The UW Department of History knows how to appreciate quality teaching—and with the help of our donors, we are happy to give it the recognition it deserves. At last spring's History awards ceremony, the department was pleased to confer the Pressly Prize for Excellence in Secondary Education to Glenna Roderick of Todd Beamer High School in Federal Way. Named for University of Washington emeritus professor of History Thomas Pressly and his wife, Cameron, the prize is awarded annually to the outstanding teacher of history at the high school level in the state of Washington.
The love of history runs deep in Washington, and this year's group of candidates was very strong. But Glenna Roderick stood out from the crowd, helped along by the fact that no fewer than eight of her former students nominated her for the award. Ms. Roderick teaches AP US History and ASB Leadership at Todd Beamer High. In the past she has taught a variety of other topics as well, including Government, standard US History and Language Arts. According to her principal, Joni Hall, Ms. Roderick is "a fantastic teacher" who consistently shows herself to be deeply invested in every student's learning. As a result, she has a large and devoted student following. Perhaps equally importantly, she has been instrumental in dramatically increasing the number of students taking AP US History and passing the AP US History exam at Todd Beamer, where the course recently went from being an opt-in course to an opt-out one for qualified students.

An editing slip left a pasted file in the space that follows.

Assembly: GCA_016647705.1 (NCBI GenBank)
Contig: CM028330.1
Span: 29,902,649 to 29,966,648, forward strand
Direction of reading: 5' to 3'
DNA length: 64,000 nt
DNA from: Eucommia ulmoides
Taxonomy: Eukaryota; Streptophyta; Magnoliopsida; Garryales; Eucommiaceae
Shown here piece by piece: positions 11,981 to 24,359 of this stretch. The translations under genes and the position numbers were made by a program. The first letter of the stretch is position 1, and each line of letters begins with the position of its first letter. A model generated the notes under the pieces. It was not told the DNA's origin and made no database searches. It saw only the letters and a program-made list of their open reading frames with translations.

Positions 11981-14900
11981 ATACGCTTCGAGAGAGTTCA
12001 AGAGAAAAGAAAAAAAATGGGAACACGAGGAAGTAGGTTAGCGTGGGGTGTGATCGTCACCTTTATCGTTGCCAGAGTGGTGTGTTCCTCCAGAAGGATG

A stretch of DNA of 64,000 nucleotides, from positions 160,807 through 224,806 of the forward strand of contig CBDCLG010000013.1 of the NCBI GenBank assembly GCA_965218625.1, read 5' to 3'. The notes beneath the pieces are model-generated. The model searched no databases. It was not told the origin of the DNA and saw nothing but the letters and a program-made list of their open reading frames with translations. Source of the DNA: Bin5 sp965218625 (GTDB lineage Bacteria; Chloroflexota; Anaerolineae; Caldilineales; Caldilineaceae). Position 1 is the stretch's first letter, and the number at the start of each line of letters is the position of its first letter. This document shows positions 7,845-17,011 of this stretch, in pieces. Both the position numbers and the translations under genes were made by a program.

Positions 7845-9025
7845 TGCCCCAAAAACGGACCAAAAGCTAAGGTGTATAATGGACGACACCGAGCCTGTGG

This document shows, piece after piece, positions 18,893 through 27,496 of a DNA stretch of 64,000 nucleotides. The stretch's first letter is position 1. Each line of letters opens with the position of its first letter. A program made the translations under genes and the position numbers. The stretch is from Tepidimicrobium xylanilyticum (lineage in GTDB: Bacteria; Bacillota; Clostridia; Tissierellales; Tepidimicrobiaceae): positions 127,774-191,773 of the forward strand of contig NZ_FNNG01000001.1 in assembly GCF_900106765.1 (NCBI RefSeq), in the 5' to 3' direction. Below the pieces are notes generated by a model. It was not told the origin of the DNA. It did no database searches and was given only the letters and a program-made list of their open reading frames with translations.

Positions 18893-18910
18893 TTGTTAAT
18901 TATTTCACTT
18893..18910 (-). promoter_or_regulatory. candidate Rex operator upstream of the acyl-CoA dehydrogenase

Praise for Ms. Roderick is no less enthusiastic among her former students, many of whom credit her with instilling in them a love of history and providing them with the skills to thrive in college. According to one of her former students, Olivia Rao, "She taught us to be civically engaged and aware of the world around us. Coming from a school where it was not the norm to achieve scholastically, she made it all attainable as long as we worked hard... She is the reason I am succeeding in college today." Another student, Ula Jun, echoed these thoughts, noting that that Ms. Roderick remains her favorite teacher to this day, and adding that "Her ability to drive her students to excellence while also providing the utmost support and positivity has been unparalleled."
The department salutes Ms. Roderick for her dedication to her students and to the larger school community, and for her brilliance as a teacher of history. We are grateful for the many well-prepared and inspired students that she sends on to the University of Washington.